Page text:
Adaptation Mechanisms

As revealed in numerous studies, protozoa are highly resistant to many external factors, including low temperatures (Sukhanova 1968; Lozina-Lozinsky 1972). Under natural conditions, low temperatures have a considerable influence on the character of metabolism and the related morpho-functional processes in the protozoa cells. Affected by near-zero temperatures and the concomitant dehydration and altered chemism of the environment, protists use different survival strategies (Bradbury 1987; Gutierrez et al. 2001):

(i) In one strategy, organisms do not undergo cell differentiation, keep the general morphology of vegetative stage unchanged, and at the same time maintain metabolism at a sufficient level, until the action of the adverse factor ends. Lowering temperature below the optimum triggers protective mechanisms inside the cell, such as the increase in the content of trehalose, unsaturated fatty acids and polyols, and the synthesis of cold-resistant enzymes (Poljansky 1963; Lozina-Lozinsky 1972; Mazur 1984; Robinson 2001; Clegg 2001; Podlipaeva et al. 2006).

(ii) Alternatively, protozoa turn to the mechanisms based on cell differentiation, and pass into a more stable state, which essentially differs from the vegetative state. Accordingly, survival will be achieved by almost complete suspension of metabolic activity; that is why the strategy of this second type is often called crypto-biosis (from Greek "hidden life", according to the term given by Keilin in 1959). In many organisms, transition to the state of physiological resting is accompanied by the formation of specific morphological structures (Goldovskij 1986; Ushatinskaja 1990); in protozoa, these are resting cysts (Gutierrez et al. 1990; Hausmann et al. 2003).

Encystation of protozoan cells is accompanied by the processes of differentiation, which are characterized by alterations such as considerable dehydration of the cytoplasm, autophagic activity, deposition of storage substances, formation of a protective envelope, and changes in the organization of the nuclear apparatus (Lozina-Lozinsky 1972; Corliss and Esser 1974; Walker et al. 1980; Ushatinskaya 1990; Gutierrez et al. 1990; Guppy and Withers 1999). The resting cysts of cili-ates (e.g., Colpodidae) accumulate a large amount of disaccharides, trehalose and/or sucrose (Potts 1994). In the process of dehydration, it is suggested that these polyhydroxylic compounds substitute for the aqueous hydration envelope around macromolecules and intracellular organelles, thus protecting them from damage (Clegg 1986).

The resting cysts of protozoa are protected from adverse environmental effects by a multilayer water- and gas-tight envelope (Ushatinskaya 1990; Gutierrez et al. 2001). Encysted acanthamoebas, for example, are resistant to biocides, chlorination and antibiotics (De Jonckheere and Van de Voorde 1976; Khunkitti et al. 1998; Turner et al. 2000; Lloyd et al. 2001). Little is known about the macromolecular composition of different envelope layers; their major components are proteins, glycoproteins and carbohydrates (Tomlinson and Jones 1962; Neff and Neff 1969; Gutierrez et al. 2003; Matsusaka and Hongo 1984; Benitez et al. 1991; Izquierdo et al. 1999).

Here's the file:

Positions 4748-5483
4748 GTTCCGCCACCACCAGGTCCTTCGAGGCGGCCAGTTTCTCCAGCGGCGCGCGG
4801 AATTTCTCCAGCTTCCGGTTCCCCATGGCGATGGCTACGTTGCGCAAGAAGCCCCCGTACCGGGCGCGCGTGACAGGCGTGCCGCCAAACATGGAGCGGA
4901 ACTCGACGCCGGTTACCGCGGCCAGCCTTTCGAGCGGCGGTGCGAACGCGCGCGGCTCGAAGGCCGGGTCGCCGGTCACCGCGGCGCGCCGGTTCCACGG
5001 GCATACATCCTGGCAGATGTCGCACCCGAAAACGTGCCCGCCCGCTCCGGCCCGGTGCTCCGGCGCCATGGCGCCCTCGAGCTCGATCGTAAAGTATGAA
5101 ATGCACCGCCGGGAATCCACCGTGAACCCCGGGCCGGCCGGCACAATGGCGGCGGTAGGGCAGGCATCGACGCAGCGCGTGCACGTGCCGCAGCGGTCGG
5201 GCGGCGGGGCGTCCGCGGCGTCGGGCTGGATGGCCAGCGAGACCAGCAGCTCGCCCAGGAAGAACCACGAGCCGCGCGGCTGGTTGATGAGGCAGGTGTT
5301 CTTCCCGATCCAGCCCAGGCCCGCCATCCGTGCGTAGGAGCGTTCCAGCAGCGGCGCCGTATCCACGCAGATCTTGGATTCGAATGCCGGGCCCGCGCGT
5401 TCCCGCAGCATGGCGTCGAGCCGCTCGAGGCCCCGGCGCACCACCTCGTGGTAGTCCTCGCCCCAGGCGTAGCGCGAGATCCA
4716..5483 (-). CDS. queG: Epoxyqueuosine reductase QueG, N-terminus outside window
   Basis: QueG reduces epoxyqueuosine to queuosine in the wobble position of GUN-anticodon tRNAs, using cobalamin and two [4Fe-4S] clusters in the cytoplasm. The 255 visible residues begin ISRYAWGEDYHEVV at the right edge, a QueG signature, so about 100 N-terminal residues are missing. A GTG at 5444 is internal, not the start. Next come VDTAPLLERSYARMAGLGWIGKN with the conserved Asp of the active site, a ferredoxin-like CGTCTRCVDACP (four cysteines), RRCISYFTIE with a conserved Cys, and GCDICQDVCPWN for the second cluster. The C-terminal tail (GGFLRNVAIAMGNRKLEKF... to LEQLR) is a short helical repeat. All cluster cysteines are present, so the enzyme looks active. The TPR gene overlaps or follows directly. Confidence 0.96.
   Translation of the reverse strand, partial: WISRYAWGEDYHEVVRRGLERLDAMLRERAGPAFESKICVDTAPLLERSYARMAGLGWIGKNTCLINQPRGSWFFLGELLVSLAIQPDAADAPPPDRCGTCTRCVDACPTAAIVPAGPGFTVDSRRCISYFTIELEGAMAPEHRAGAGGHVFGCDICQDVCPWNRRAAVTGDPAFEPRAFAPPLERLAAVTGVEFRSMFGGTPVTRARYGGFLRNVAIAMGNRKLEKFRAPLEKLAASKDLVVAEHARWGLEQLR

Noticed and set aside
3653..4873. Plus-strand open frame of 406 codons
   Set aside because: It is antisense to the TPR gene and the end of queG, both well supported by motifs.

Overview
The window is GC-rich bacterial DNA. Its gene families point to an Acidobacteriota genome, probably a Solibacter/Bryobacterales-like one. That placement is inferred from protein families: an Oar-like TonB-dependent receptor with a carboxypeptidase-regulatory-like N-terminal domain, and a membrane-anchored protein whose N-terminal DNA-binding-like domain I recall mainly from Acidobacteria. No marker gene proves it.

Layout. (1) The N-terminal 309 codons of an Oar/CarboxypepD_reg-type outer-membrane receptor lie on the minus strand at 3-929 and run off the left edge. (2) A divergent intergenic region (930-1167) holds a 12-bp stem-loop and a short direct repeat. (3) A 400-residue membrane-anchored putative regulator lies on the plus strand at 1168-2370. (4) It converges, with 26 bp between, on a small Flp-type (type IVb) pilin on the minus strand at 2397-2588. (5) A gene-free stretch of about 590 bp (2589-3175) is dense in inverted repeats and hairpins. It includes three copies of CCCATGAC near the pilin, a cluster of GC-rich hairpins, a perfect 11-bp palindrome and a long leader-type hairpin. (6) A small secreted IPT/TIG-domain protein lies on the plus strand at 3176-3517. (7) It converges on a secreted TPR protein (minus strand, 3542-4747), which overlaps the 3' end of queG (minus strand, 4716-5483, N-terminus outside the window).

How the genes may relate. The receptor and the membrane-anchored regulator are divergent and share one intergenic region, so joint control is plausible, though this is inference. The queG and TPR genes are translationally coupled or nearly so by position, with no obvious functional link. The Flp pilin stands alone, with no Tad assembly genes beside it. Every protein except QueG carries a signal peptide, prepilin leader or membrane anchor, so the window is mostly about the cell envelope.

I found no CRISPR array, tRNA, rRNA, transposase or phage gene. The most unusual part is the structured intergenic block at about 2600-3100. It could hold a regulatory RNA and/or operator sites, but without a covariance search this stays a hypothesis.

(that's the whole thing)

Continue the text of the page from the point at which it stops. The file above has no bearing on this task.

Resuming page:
The cultivation of protozoa isolated from permafrost showed that all ancient amoe-bas, ciliates and a part of heterotrophic flagellates formed resting cysts — as, according to the literature data, do their modern counterparts of analogous species and genera. However, there are some species in the fauna of ancient heterotrophic flagellates

(Goniomonas truncata, Spumella elongata, Colponema edaficum, Bodo curviflis, B. designis, B. repens, B. minimus, Phalansterium solitarium, Spongomonas uvella, Salpingoeca globulosa, Cercomonas angustus, Heteromita minima, Protaspis simplex, Apusomonas proboscidea), which have never been reported to have resting cysts in their life cycle (Zhukov 1993; Mylnikov, personal communication).

Electron microscopy study of ancient ciliates (Colpodea) and heterolobose amoebas (Acanthamoeba) has revealed that, in different species, the number of structurally distinct layers in the envelope of their cysts varies from two to four, which was also observed in the envelope of modern specimens of those species and genera (Frenkel 1987; Díaz et al. 2000; Gutierrez et al. 2003; Chavez-Munguia et al. 2005). Acanthamoebas form a two-layer envelope, which consists of the outer ectocyst and the inner endocyst (Fig. 8.5). There may be pores on the cyst surface, so-called ostioles. The pores are covered with a protective cap, operculum, which is made of the same material. The cyst envelope of the ciliate Colpoda inflata (Colpodea) consists of an ectocyst, mesocyst (intermediate layer between ecto- and endocyst), endocyst and granular layer or metacyst (Fig. 8.5).

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